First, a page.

The Cuban Missile Crisis began on October 15, 1962 with the US discovery of the USSR’s building of medium-range missile sites in Cuba. The resulting stand-off between the world’s two opposing super powers would not end until November of the same year.
On October 22, 1962, President John. F. Kennedy announced, in a televised speech to the United States, that spy planes had discovered the Soviet missile bases in Cuba. These missiles had the potential to reach any number of major US cities. In retaliation, JFK sanctioned a naval quarantine of Cuba to prevent Russian ships from delivering any more offensive weapons to the Caribbean island.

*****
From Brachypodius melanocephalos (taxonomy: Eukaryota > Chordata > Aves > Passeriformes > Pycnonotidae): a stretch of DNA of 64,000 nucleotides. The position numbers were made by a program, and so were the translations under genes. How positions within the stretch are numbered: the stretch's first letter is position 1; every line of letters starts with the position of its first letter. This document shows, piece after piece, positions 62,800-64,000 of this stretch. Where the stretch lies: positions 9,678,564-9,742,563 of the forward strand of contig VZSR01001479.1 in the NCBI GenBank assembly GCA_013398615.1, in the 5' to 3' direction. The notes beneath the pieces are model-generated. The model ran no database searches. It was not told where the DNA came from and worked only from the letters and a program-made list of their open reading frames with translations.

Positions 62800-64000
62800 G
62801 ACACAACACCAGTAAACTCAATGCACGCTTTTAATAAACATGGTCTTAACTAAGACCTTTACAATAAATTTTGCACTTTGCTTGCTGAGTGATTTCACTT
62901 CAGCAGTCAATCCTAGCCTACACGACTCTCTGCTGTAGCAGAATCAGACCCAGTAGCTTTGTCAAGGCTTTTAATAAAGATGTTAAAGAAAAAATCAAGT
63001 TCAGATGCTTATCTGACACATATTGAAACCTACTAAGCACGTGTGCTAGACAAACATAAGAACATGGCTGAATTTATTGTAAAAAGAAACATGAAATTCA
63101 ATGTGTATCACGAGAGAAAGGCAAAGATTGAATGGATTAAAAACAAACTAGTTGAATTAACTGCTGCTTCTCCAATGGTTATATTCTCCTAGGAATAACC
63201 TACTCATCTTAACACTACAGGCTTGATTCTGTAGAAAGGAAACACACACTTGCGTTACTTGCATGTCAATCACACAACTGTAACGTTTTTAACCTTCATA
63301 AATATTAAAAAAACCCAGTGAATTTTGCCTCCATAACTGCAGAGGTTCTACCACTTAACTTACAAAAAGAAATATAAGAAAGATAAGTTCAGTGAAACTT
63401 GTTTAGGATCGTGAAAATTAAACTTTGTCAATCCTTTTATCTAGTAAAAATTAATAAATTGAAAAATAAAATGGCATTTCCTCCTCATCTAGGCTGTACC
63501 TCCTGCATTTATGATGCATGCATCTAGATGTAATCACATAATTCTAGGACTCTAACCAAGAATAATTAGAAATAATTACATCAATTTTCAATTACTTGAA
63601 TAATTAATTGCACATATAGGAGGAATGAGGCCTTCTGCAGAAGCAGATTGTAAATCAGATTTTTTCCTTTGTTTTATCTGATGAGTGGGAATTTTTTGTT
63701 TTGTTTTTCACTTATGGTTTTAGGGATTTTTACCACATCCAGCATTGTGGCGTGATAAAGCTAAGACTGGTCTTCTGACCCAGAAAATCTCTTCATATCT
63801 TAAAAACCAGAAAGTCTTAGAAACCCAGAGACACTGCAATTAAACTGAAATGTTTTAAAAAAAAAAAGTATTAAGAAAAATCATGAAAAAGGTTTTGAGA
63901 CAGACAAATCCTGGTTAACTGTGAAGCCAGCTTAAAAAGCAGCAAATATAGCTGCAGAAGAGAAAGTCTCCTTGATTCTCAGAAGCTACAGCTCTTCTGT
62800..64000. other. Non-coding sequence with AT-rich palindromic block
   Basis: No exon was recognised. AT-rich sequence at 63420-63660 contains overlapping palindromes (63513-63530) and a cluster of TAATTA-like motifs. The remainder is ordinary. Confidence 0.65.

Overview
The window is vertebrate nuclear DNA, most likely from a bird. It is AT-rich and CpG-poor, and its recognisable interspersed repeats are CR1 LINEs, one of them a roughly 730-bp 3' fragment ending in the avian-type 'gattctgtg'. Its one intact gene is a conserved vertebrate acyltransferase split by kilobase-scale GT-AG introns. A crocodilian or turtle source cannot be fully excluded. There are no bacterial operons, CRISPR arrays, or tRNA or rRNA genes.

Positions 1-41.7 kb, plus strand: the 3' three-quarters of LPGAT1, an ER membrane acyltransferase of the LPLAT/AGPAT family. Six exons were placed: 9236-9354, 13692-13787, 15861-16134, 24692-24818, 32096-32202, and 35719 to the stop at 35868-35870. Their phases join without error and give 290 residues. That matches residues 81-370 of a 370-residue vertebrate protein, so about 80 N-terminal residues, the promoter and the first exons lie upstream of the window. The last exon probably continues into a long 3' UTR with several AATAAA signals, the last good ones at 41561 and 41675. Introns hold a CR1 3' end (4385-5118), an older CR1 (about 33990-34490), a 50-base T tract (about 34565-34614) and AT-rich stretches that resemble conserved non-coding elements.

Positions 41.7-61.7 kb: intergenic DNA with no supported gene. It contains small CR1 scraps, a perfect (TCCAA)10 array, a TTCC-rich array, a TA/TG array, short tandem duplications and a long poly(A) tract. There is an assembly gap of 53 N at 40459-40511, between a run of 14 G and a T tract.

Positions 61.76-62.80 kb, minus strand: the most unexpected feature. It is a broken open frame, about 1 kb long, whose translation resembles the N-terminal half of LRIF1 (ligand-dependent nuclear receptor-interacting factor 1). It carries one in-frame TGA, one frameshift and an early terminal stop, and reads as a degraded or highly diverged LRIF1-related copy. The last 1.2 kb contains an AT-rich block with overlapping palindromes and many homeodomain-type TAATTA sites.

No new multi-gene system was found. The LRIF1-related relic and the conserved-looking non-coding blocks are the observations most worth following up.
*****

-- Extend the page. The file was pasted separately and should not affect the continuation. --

Aggressive threats and manoeuvres on both sides led to several tense weeks where the world awaited a, seemingly inevitable, nuclear showdown. In November secret and public deals were made between the United States and the USSR. The Soviets would remove all nuclear capabilities from Cuba in exchange for a U.S. pledge not to invade Cuba. Behind the scenes, the US also removed missile bases in Turkey (conceding to a Russian request).
The world returned to as close to a state of peace as manageable during the Cold War period.
Office of the Historian (featured image)
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